General Question

robmandu's avatar

Why do black things, when bleached, turn orange?

Asked by robmandu (21275points) August 25th, 2008

Dyes, chemical reactions, etc… just curious. You’d think (hope) it’d go to gray. Actually… how would one attempt to guarantee that bleaching a black garment would yield gray, not orange?

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11 Answers

wildflower's avatar

This is a guess based on my very limited knowledge of colour theory….

It may have something to do with getting better results with dark colours if there is a strong presence of red. I know this is the case with hair (yes I learned the hard way), you shouldn’t attempt to add a dark colour on top of very light/bleached hair without giving it a red base first (results may be green-ish or blue-ish, depending on the composition of the black you’re using).
Same thing with textile dyes – I guess. For best results, pre-treat with red so as to deepen the dark/black “colour” (black technically isn’t a colour in itself, but that’s another discussion)

Even without pre-treating, it may be that the predominant colour in the black composition is red/orange and those are therefore the most stubborn when removing the colour.

Sueanne_Tremendous's avatar

First off, you say “when bleached”. I assume you mean chlorine bleach. There are other bleaches (oxygen, for one) that are color safe. If you used chlorine the answer is simply that you didn’t use enough chlorine, or you didn’t use a strong enough concentration to remove the black color completely. Most household chlorine has a concentration level of around 5%. You want to use something around 10–12% to get good bleaching. Even with strong bleach you will need multiple times doing it to get to the color level you expect—and then, it probably won’t be uniform. Good luck.

A couple of other things. Chlorine works best at 150F or higher and likes a pH range above 10 but less than 12. In this range you can get color removal with minimum fabric damage. Also, make sure you rinse the fabric well be fore drying. if chlorine is not exhausted in the wash it will become active from the heat in the dryer and can rapidly degrade the fabric.

AstroChuck's avatar

Because there is no such thing as black dye. It’s just very dark shades of colors, whether it be green or brown or red. I would guess the orange would come from a very dark red dye.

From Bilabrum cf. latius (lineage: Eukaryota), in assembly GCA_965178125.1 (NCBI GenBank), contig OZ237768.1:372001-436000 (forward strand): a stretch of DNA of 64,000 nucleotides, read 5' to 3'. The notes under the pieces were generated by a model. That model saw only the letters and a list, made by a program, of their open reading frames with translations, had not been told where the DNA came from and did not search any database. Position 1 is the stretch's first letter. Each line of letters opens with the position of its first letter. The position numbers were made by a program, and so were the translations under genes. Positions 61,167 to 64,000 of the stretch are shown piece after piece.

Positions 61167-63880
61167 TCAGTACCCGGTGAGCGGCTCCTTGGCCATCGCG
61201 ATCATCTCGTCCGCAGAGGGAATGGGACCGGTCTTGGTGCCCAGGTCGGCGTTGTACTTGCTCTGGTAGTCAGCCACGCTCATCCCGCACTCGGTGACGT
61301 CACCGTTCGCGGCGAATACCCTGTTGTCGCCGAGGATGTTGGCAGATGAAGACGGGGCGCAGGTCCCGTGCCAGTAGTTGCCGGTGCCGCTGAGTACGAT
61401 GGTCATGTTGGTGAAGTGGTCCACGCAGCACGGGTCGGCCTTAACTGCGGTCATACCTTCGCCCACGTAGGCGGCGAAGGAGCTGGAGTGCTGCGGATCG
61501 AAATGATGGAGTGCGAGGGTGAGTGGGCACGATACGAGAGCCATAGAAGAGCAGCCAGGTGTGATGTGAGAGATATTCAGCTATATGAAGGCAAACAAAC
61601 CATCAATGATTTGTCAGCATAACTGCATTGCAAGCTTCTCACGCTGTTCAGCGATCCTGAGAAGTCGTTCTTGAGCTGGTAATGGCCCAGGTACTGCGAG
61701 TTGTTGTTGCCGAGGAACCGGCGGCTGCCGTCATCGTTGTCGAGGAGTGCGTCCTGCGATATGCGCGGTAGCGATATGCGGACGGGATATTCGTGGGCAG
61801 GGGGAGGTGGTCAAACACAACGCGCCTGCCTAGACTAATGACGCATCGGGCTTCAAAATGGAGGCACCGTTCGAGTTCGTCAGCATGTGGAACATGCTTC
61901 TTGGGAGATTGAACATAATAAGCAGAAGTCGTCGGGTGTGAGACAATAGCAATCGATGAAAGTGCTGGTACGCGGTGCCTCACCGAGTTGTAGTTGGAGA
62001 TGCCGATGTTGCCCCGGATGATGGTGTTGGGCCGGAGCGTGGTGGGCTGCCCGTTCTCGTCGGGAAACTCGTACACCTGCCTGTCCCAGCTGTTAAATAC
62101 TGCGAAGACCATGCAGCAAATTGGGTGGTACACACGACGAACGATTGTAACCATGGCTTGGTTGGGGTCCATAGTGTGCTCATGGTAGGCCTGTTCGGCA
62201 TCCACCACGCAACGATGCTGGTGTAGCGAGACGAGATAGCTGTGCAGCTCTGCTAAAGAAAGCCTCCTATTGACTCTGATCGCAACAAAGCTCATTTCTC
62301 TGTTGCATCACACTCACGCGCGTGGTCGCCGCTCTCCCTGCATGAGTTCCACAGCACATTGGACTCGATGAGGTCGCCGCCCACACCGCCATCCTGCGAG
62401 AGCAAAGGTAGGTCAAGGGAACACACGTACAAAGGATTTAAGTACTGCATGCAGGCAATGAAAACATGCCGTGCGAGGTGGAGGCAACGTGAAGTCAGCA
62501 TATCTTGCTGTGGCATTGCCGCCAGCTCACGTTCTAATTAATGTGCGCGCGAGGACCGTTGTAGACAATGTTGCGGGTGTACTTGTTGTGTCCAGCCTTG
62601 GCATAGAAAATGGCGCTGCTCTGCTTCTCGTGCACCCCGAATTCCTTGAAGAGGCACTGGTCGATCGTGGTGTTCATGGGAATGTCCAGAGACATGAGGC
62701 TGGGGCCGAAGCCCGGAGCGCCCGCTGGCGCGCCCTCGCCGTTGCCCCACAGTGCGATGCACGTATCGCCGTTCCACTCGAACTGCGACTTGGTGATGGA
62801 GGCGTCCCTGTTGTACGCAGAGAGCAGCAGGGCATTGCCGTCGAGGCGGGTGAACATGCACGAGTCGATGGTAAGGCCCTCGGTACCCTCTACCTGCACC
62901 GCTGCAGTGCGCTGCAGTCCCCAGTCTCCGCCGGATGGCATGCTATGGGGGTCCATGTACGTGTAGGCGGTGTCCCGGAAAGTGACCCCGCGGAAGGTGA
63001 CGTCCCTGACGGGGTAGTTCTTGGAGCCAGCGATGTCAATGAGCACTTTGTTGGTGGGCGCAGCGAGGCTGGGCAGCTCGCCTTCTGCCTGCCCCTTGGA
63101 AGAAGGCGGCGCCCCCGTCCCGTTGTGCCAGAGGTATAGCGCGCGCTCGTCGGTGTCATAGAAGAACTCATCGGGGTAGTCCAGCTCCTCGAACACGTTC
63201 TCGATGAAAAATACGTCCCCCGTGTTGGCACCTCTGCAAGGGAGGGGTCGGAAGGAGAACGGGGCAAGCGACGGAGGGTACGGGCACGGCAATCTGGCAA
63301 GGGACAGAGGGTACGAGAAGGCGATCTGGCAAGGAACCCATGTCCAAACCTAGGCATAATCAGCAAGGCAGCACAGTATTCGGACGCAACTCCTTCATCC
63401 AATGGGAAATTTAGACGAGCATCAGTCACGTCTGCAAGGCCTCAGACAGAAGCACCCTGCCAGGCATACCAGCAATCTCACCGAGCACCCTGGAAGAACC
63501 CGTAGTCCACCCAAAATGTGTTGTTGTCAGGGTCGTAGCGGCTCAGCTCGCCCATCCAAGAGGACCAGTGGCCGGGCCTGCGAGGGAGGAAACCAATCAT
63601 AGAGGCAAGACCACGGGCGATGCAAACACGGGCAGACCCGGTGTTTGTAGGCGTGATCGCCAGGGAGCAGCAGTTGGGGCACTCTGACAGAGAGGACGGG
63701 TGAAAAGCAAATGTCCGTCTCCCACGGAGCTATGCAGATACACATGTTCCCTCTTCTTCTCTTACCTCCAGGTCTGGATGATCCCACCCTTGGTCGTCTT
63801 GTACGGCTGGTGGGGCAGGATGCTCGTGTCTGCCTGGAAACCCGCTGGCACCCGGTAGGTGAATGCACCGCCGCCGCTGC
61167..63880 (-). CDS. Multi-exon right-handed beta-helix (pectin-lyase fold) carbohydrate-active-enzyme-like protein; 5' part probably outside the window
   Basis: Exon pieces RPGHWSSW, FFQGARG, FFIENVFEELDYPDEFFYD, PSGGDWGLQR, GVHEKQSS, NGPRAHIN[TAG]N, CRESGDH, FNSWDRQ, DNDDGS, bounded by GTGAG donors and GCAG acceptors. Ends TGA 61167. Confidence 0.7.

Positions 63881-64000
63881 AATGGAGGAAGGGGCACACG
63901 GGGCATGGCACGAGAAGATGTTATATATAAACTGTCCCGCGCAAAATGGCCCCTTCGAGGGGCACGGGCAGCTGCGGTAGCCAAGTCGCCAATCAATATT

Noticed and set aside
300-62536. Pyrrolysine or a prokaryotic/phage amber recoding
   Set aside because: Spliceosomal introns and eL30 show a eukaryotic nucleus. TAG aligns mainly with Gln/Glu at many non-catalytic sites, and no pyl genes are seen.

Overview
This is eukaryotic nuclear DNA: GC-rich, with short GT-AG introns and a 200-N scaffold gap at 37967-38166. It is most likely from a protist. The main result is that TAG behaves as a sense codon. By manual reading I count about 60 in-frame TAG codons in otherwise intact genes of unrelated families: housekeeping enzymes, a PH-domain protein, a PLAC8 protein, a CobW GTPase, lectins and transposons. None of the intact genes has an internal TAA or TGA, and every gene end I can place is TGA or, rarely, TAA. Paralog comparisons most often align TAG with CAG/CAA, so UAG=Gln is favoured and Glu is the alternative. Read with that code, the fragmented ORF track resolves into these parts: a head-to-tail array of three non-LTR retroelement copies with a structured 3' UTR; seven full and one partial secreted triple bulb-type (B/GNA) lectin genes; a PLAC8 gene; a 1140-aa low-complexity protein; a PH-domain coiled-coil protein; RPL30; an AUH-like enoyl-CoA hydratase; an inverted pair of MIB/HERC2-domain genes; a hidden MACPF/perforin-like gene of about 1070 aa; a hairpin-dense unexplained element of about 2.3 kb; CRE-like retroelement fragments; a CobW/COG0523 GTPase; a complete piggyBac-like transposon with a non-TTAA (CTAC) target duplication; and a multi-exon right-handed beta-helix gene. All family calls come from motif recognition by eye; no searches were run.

robmandu's avatar

huh… according to Wikipedia, Sulfur Black 1 is the largest selling dye by volume.

AstroChuck's avatar

rob- Black can only be obtained with the absence of light. There can be no reflection. They call it black dye because that’s how it appears to our imperfect human eyes. That is why bleaching “black” fabric brings out color.

robmandu's avatar

Yah, I get that. Your point is that it appears black because it’s just a really, really dark shade of some color.

However, when I read something like “there is no such thing as black dye,” I tend to want to find out more for myself. So far, I keep coming across info related to dyes that are indeed called black.

So, how ‘bout helpin’ a brutha out? Got a link or other reference? I’m actually interested in large part because you said it. ;-)

wildflower's avatar

This would be a decent starting point

gailcalled's avatar

I made a quilt using some black cotton fabric. Then closed up the summer home where it was resting on a bed. 9 months later, when we reopened the house, the black areas exposed to sunlight had faded to a drab light brown..

gailcalled's avatar

edit: Quilt and not summer home was resting on bed.”

susanc's avatar

Because bleaching can be very destructive to fabric, how about redyeing the now-orange
garment with the color-wheel-opposite color, which would be a lightish blue?
Getting more and more orange out will not give you grey, just shrimp followed by pale-peach followed, ultimately, if the garment isn’t in shreds, white..

robmandu's avatar

Well, you see, I didn’t bleach a black thing accidentally. That was someone else. I’m just curious is all, having seen it before.

Thanks just the same.

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